When thinking about the relationship between religion, specifically the Roman Catholic church, and science, our minds reminisce the Galileo times. Known to have been arrested and publically destroyed by the Catholic Church for contradicting doctrine which stated Earth was the center of the universe, Galileo in many aspects was the first to create a separation in the belief of the church and the facts of science.
In the Vatican’s View of Evolution: The Story of Two Popes by Doug Linder, readers are shown a different aspect of the Catholic Church. Here, we are shown the beliefs of two Popes, Pope Pius XII and Pope John Paul II. As we read this piece, we can come to conclude that the opinion of the Catholic Church, represented by the Pope, changes over time in adaptation to the social acceptance of science. In other words, the relationship between religion and science becomes greater as time goes by.
When Pope Pius XII mentioned that human flesh, our physical bodies, could have been a result of human evolution but “Souls are immediately created by God,” the topic of evolution had once again arouse to the spotlight as the main difference between religion and science. Pope Pius approach was distinct in that he considered evolution a possibility, something that had been denied by past popes, but took a stance for religion by talking about something that, to this day, science will never be able to prove; that is the existence of a soul. Science took the facts and religion stuck to the supernatural, a win for both sides.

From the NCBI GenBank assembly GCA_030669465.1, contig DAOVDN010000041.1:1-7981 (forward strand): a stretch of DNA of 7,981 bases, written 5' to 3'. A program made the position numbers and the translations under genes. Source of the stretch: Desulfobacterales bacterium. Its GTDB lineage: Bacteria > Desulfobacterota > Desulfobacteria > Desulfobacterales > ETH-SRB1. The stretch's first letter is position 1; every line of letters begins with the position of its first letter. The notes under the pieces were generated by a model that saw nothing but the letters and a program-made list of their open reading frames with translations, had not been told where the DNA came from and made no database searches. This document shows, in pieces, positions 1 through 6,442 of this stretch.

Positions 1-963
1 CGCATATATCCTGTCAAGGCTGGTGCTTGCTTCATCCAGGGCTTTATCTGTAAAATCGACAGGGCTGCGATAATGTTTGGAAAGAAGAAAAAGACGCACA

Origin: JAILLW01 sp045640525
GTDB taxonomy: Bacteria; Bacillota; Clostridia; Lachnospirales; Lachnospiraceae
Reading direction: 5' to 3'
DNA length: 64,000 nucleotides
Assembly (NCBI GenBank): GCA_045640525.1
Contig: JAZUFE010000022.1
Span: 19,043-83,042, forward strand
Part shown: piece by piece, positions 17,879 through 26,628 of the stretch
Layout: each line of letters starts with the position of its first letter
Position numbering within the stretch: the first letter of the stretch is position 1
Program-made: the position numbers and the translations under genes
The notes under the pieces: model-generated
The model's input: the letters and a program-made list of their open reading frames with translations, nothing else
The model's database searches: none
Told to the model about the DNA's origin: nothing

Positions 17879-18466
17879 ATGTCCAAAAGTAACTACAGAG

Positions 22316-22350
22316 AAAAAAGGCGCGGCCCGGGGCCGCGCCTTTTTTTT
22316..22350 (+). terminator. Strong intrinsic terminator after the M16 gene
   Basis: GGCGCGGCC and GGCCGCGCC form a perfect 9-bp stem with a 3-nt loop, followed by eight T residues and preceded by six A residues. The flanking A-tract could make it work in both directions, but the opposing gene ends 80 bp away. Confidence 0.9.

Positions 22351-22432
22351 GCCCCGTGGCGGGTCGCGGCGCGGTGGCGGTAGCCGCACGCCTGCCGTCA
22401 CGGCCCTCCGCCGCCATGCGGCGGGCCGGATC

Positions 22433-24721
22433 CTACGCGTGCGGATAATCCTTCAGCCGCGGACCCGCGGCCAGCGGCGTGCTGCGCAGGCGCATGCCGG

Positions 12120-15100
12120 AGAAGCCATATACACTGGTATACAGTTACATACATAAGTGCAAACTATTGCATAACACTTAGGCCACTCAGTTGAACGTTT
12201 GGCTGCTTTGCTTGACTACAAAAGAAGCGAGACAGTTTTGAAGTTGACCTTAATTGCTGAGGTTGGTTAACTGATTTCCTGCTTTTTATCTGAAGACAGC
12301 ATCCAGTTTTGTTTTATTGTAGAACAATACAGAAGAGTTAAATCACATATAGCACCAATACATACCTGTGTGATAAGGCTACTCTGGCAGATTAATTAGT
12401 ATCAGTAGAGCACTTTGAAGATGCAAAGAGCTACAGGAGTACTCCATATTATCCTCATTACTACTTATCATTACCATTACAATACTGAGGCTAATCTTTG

In 1996, however, Pope John Paul II placed an end to the evolutionary battle by stating that both the church and science could benefit from each other, thus creating an opportunity for scientist to work along the church. Also, Pope John Paul II stated that “truth cannot contradict truth,” therefore the church had to work in correcting the errors of its past, such as was the case with Galileo.
Due to the comments of both Pope Pius XII and Pope John Paul II, critics, such as Richard Dawkins, stated that there is absolutely no room for both religion and science to co-exist. Dawkins wrote an essay by the name of “you can’t have it both ways,” in which he explained that God had absolutely no involvement in the process of evolution, thus God did not “intervene” to give humans a soul.
When making reference to the Big Bang Theory, as mentioned in the piece by Linder, does the Catholic church have the right to say that it was a result of the “let there be light” script from the Bible? Is it fair to say that hence creation took place, God is real, as stated by Pope Pius XII? Can science work alongside the church to prove/disprove the events of the Bible? What can we infer will occur if this relationship between the church and the scientific community is strengthened? Can the Bible ultimately hold historical answers related to evolution?